Reporting Adverse Reactions

As a rule, it is good practice to report any side effects or reactions you experience while taking a prescribed medication to the professional who prescribed it, especially if those symptoms may be impacting your quality of life. The professional can better identify what is normal and what may signal something dangerous. They also have the ability to adjust your treatment, so you can better manage side effects that are bothersome. 


Oxycodone is a prescription opioid and needs to be used with care. It has significant misuse and addiction potential, and it can cause a number of side effects even if only used legitimately. 

If you experience unwanted side effects while on the medication, talk to your doctor about what you can do to reduce them. 

Stay alert for signs your medication may be causing more serious and potentially life-threatening side effects. It is often a good idea to have naloxone (brand name Narcan) in a house that has significant quantities of opioids. Naloxone can counteract the effects of opioids like oxycodone and reverse a fatal overdose, making it a life-saving medication.[9]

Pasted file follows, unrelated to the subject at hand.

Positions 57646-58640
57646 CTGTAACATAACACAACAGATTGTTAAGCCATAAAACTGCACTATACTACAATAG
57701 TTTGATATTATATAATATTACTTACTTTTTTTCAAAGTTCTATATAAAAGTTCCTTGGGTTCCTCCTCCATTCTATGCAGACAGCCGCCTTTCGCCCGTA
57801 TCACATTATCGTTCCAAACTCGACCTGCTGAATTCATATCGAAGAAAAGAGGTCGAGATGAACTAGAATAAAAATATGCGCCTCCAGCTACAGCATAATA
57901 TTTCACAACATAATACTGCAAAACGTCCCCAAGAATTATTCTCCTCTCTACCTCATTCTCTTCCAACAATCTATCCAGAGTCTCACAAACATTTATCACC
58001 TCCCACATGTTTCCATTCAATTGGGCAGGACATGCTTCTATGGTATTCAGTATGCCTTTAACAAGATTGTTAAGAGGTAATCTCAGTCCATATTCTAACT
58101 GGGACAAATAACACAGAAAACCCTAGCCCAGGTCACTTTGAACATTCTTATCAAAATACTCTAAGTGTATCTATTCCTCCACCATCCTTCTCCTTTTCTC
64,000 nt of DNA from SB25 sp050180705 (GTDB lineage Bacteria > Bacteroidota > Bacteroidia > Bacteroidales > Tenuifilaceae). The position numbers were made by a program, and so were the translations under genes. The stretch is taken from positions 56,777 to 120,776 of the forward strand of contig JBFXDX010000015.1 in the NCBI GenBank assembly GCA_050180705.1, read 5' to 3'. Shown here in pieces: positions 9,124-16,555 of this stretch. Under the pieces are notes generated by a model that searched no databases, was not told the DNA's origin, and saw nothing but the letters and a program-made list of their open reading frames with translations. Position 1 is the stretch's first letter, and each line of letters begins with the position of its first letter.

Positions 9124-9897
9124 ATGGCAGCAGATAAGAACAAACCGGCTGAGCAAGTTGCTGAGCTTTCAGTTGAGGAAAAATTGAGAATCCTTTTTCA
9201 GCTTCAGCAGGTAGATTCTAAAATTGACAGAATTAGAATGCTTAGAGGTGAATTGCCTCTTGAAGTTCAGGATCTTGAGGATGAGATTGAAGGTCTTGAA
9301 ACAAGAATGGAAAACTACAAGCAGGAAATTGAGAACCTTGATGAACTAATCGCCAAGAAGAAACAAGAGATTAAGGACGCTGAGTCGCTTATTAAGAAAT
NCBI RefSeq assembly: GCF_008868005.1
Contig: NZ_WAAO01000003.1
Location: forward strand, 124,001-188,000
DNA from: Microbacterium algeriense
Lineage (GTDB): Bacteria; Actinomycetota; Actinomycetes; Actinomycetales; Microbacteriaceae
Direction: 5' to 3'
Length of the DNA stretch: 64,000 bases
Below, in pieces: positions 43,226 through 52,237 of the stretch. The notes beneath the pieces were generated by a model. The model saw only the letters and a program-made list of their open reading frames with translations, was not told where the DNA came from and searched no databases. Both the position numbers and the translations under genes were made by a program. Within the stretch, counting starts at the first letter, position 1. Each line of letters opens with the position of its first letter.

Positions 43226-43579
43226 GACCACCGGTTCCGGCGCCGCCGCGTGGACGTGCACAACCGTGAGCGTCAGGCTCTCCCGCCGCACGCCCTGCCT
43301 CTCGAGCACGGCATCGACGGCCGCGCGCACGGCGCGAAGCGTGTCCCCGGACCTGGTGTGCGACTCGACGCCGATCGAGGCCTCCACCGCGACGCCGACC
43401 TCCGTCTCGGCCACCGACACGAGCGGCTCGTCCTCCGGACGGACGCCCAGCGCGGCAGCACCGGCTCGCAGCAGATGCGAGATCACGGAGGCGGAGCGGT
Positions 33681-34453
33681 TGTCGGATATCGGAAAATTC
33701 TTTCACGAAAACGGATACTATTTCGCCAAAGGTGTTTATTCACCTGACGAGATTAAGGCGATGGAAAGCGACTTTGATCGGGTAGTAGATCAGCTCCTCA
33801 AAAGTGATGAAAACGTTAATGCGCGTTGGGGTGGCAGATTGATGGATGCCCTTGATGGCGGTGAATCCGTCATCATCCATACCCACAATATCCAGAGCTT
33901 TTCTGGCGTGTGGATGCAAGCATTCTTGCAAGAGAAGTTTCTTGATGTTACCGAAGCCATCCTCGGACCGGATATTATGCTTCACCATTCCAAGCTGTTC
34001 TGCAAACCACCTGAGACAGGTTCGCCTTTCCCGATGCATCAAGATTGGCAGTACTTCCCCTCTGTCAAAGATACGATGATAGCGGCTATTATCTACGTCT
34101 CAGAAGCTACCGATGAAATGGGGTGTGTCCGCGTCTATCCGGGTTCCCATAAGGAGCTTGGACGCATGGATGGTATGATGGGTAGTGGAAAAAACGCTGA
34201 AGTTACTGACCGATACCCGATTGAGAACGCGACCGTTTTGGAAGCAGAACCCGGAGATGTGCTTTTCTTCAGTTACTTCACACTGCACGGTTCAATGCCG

Reviewed By Peter Manza, PhD

Peter Manza, PhD received his BA in Psychology and Biology from the University of Rochester and his PhD in Integrative Neuroscience at Stony Brook University. He is currently working as a research scientist in Washington, DC. His research focuses on the role ... Read More

  1. Sadiq NM, Dice TJ, Mead T. Oxycodone. StatPearls. Published August 22, 2022. Accessed February 14, 2024.